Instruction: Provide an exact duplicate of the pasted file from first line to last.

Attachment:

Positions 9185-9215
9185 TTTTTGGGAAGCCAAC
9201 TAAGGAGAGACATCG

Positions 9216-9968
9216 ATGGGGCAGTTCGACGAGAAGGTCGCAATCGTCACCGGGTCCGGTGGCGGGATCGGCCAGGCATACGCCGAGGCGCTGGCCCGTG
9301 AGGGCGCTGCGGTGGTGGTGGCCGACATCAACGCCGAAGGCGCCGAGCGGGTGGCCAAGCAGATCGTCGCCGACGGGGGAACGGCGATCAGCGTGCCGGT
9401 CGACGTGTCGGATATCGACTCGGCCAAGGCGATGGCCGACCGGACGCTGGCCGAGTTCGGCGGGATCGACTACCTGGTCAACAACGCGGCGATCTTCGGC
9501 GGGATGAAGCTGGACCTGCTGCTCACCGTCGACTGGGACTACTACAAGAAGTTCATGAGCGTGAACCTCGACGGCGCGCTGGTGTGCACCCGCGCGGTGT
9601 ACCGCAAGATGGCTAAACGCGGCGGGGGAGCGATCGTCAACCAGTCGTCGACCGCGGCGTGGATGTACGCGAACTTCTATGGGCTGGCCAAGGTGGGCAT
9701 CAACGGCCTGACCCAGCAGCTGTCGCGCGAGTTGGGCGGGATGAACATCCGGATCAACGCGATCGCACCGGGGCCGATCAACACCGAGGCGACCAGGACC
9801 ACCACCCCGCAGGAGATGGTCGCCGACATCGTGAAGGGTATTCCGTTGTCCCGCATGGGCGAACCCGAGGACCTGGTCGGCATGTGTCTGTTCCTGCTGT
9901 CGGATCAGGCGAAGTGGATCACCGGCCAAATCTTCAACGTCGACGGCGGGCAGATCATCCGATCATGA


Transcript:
Positions 9185-9215
9185 TTTTTGGGAAGCCAAC
9201 TAAGGAGAGACATCG

Positions 9216-9968
9216 ATGGGGCAGTTCGACGAGAAGGTCGCAATCGTCACCGGGTCCGGTGGCGGGATCGGCCAGGCATACGCCGAGGCGCTGGCCCGTG
9301 AGGGCGCTGCGGTGGTGGTGGCCGACATCAACGCCGAAGGCGCCGAGCGGGTGGCCAAGCAGATCGTCGCCGACGGGGGAACGGCGATCAGCGTGCCGGT
9401 CGACGTGTCGGATATCGACTCGGCCAAGGCGATGGCCGACCGGACGCTGGCCGAGTTCGGCGGGATCGACTACCTGGTCAACAACGCGGCGATCTTCGGC
9501 GGGATGAAGCTGGACCTGCTGCTCACCGTCGACTGGGACTACTACAAGAAGTTCATGAGCGTGAACCTCGACGGCGCGCTGGTGTGCACCCGCGCGGTGT
9601 ACCGCAAGATGGCTAAACGCGGCGGGGGAGCGATCGTCAACCAGTCGTCGACCGCGGCGTGGATGTACGCGAACTTCTATGGGCTGGCCAAGGTGGGCAT
9701 CAACGGCCTGACCCAGCAGCTGTCGCGCGAGTTGGGCGGGATGAACATCCGGATCAACGCGATCGCACCGGGGCCGATCAACACCGAGGCGACCAGGACC
9801 ACCACCCCGCAGGAGATGGTCGCCGACATCGTGAAGGGTATTCCGTTGTCCCGCATGGGCGAACCCGAGGACCTGGTCGGCATGTGTCTGTTCCTGCTGT
9901 CGGATCAGGCGAAGTGGATCACCGGCCAAATCTTCAACGTCGACGGCGGGCAGATCATCCGATCATGA